Could we have a 51st, 52nd, or 53rd State to the U.S.
A 51st U.S. State? It Could Happen
By Stephen Kaufman | Staff Writer | 28 December 2012
On November 6, a majority of Puerto Ricans indicated that they want to change their island’s political status.
Washington — The United States began as a union of 13 former British colonies. The state roster, expanding incrementally through two centuries, now stands at 50, but that could change.
Puerto Rico has functioned as an unincorporated U.S. territory since 1898. Its residents hold U.S. citizenship and can move freely throughout the United States. They are subject to U.S. federal laws and pay U.S. taxes, but lack voting representation in the U.S. Congress. After decades of debate about the island’s political status, 54 percent of Puerto Ricans indicated they were not satisfied with the status quo in a November 6 referendum.
The referendum came in two parts, asking voters whether statehood, independence or “sovereign free association,” which would grant the island more autonomy, would be their preference if the island’s political status was changed. Of the nearly 1.78 million voters, nearly 800,000 ( 61 percent) of those expressing an opinion chose statehood. About 437,000 chose sovereign free association, and 72,560 voted for independence. Nearly 500,000 did not express an opinion.
White House press secretary Jay Carney told reporters December 3 that the results showed “the people of Puerto Rico have made it clear that they want a resolution to the issue of the island’s political status,” and he recommended the U.S. Congress “study the results closely and provide the people of Puerto Rico with a clear path forward that lays out the means by which Puerto Ricans themselves can determine their own status.”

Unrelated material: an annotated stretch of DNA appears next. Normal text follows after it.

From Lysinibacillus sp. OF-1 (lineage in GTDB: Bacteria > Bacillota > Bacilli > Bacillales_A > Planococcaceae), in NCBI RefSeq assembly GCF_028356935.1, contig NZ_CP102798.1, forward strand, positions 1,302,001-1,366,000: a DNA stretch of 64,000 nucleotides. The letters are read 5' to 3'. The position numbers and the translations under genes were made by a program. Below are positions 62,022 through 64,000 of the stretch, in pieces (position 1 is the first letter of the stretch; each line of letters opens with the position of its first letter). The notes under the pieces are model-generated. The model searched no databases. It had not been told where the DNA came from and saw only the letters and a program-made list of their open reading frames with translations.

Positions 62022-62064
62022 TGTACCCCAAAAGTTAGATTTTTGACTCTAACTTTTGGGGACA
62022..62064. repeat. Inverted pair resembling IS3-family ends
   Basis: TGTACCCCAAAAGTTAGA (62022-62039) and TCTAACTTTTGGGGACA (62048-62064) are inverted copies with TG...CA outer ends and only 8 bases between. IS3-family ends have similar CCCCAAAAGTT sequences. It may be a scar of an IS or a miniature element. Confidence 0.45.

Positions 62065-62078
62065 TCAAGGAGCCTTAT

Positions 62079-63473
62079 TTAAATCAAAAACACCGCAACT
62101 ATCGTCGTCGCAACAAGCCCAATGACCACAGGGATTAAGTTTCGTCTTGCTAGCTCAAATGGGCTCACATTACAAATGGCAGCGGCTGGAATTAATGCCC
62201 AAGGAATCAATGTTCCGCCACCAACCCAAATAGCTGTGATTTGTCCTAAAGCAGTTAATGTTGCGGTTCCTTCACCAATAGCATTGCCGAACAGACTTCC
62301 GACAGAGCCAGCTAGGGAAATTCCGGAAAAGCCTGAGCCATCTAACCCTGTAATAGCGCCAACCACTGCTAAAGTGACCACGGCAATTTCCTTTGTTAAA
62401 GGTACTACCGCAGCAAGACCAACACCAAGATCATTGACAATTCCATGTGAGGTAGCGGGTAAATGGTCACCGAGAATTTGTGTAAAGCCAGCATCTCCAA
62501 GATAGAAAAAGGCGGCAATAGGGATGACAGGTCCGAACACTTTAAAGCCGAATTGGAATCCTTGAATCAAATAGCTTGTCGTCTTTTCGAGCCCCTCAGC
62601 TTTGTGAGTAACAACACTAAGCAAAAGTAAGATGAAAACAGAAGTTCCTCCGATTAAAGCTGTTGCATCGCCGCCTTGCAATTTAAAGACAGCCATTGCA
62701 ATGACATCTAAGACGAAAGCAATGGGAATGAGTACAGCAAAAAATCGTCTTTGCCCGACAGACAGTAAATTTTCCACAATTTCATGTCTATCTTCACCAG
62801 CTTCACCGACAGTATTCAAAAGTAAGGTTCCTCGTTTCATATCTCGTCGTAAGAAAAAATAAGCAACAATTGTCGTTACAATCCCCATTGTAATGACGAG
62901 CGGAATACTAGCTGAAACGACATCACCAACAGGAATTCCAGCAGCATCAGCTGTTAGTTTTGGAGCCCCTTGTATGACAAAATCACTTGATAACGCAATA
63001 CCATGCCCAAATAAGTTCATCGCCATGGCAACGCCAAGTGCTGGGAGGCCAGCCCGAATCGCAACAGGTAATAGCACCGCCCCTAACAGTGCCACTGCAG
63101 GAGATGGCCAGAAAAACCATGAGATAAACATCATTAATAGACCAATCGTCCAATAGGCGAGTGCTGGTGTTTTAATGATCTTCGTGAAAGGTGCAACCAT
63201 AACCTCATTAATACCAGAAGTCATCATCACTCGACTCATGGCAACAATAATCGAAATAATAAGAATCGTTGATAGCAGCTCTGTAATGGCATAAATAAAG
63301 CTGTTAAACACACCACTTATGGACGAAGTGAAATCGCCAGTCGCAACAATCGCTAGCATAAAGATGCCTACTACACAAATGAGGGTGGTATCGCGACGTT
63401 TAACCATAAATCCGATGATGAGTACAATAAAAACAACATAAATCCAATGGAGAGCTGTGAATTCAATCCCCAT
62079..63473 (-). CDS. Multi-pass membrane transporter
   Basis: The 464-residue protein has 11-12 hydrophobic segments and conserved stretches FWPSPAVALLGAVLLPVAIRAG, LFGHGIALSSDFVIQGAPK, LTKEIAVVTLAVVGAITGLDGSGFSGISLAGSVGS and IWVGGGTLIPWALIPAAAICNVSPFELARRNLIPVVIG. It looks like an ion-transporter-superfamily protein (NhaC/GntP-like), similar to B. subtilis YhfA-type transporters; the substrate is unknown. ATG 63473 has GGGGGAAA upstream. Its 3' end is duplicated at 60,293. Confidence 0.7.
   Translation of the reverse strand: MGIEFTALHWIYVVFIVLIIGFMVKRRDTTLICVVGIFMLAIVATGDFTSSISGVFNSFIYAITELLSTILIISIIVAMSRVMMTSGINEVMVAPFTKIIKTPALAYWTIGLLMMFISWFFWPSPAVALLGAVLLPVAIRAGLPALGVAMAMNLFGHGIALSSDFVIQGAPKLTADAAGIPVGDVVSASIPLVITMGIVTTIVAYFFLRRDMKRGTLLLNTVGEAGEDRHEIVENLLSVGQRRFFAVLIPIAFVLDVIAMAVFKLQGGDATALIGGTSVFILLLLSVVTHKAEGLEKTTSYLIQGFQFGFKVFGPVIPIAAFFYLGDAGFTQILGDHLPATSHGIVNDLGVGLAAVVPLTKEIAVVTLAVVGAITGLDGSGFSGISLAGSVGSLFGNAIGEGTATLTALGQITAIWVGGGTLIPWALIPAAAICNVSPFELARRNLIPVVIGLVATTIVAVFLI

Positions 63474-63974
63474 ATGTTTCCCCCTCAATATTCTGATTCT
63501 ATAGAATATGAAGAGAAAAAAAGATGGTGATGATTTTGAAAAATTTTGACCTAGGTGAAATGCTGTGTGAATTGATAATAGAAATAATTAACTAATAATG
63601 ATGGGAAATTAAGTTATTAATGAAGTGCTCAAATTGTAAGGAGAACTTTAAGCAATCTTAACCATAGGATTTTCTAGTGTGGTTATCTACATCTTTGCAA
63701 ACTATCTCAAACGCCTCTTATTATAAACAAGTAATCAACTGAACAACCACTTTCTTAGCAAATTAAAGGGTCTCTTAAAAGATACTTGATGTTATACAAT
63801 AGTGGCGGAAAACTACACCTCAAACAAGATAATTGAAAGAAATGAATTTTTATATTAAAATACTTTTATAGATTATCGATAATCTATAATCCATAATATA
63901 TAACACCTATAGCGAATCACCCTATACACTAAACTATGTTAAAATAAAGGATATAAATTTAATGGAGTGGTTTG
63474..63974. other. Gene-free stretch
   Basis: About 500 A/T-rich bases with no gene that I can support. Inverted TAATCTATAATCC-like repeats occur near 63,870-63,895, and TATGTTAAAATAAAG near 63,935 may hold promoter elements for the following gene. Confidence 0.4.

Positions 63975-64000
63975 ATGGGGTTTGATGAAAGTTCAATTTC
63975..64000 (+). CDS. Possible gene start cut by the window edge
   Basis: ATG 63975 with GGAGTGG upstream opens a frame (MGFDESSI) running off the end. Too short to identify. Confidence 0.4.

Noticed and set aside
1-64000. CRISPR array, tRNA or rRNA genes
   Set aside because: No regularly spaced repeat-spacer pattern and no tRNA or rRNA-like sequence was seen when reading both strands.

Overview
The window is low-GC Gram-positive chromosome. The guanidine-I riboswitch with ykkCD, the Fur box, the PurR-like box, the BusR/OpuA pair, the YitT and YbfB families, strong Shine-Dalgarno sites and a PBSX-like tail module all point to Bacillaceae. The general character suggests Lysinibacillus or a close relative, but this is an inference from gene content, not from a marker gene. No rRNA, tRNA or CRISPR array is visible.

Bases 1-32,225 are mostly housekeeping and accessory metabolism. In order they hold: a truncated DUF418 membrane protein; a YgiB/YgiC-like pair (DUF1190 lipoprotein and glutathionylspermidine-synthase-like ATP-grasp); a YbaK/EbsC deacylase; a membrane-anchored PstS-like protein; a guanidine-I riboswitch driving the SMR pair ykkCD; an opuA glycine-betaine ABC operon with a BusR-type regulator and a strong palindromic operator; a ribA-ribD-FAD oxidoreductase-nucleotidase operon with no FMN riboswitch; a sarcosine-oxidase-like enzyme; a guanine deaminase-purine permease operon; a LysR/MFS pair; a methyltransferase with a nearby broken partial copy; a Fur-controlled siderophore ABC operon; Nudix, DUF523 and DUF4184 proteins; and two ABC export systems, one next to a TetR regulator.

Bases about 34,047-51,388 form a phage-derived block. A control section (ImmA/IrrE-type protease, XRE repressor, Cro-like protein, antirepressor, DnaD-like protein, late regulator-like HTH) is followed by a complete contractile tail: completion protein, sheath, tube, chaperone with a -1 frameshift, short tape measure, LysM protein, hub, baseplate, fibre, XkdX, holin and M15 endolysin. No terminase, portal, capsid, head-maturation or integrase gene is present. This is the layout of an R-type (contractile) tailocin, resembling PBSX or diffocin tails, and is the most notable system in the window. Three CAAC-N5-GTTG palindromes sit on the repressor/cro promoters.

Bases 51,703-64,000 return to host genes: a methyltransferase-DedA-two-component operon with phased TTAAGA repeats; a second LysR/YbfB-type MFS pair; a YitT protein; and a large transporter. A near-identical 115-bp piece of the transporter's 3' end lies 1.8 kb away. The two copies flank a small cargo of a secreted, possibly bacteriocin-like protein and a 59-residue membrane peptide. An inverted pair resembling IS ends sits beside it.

For Puerto Rico to become a U.S. state, it would need a majority vote of approval from both houses of Congress. Article IV, Section Three of the U.S. Constitution states simply that Congress has the power to admit new U.S. states, provided that they guarantee "full faith and credit" to the now 50 states that already exist. That means Puerto Rico would have to recognize the legal contracts, marriages and criminal judgments approved by other U.S. states.
The road to statehood is not an easy one. In the District of Columbia, a majority of residents have repeatedly expressed their desire to gain voting representation in Congress. Unlike Puerto Rico, the district’s status is complicated by the fact that it was established by statute in 1790 as the national capital under the exclusive jurisdiction of the U.S. Congress. That presents peculiar legal obstacles to statehood that a U.S. territory like Puerto Rico would not face.
HOW TO BECOME A U.S. STATE
The last time a U.S. state was admitted was in 1959, when the territories of Alaska and Hawaii became states. As with both of those states, a Puerto Rican bid for full membership would draw on legal precedents passed by U.S. legislators as the United States expanded westward across North America from the 13 original British colonies.